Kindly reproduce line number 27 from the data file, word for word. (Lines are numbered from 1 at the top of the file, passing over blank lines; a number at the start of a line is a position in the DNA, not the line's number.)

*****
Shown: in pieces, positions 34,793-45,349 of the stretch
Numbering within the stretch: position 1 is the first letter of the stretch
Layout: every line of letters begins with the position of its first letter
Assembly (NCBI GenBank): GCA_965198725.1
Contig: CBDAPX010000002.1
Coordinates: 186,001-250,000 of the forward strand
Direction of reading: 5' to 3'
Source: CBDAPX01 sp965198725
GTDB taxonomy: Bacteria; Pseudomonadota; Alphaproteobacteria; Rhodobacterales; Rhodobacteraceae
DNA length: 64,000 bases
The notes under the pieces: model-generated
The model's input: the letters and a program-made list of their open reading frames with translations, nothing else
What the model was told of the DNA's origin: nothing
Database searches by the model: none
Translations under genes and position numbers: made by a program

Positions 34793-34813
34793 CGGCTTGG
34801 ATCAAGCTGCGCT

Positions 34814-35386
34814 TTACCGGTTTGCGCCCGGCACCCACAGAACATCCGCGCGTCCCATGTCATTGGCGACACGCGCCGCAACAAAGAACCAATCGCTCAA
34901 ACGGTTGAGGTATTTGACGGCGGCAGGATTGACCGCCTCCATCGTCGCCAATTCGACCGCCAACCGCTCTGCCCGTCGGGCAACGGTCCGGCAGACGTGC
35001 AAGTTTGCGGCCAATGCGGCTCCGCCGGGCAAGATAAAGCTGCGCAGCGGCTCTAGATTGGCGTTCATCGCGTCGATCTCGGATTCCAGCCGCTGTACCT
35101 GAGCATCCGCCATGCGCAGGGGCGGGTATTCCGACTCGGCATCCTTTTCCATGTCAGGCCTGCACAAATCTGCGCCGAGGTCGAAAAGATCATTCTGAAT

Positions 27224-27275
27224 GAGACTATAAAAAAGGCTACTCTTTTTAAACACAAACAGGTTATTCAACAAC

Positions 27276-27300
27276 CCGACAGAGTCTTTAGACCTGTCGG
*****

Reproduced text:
27276 CCGACAGAGTCTTTAGACCTGTCGG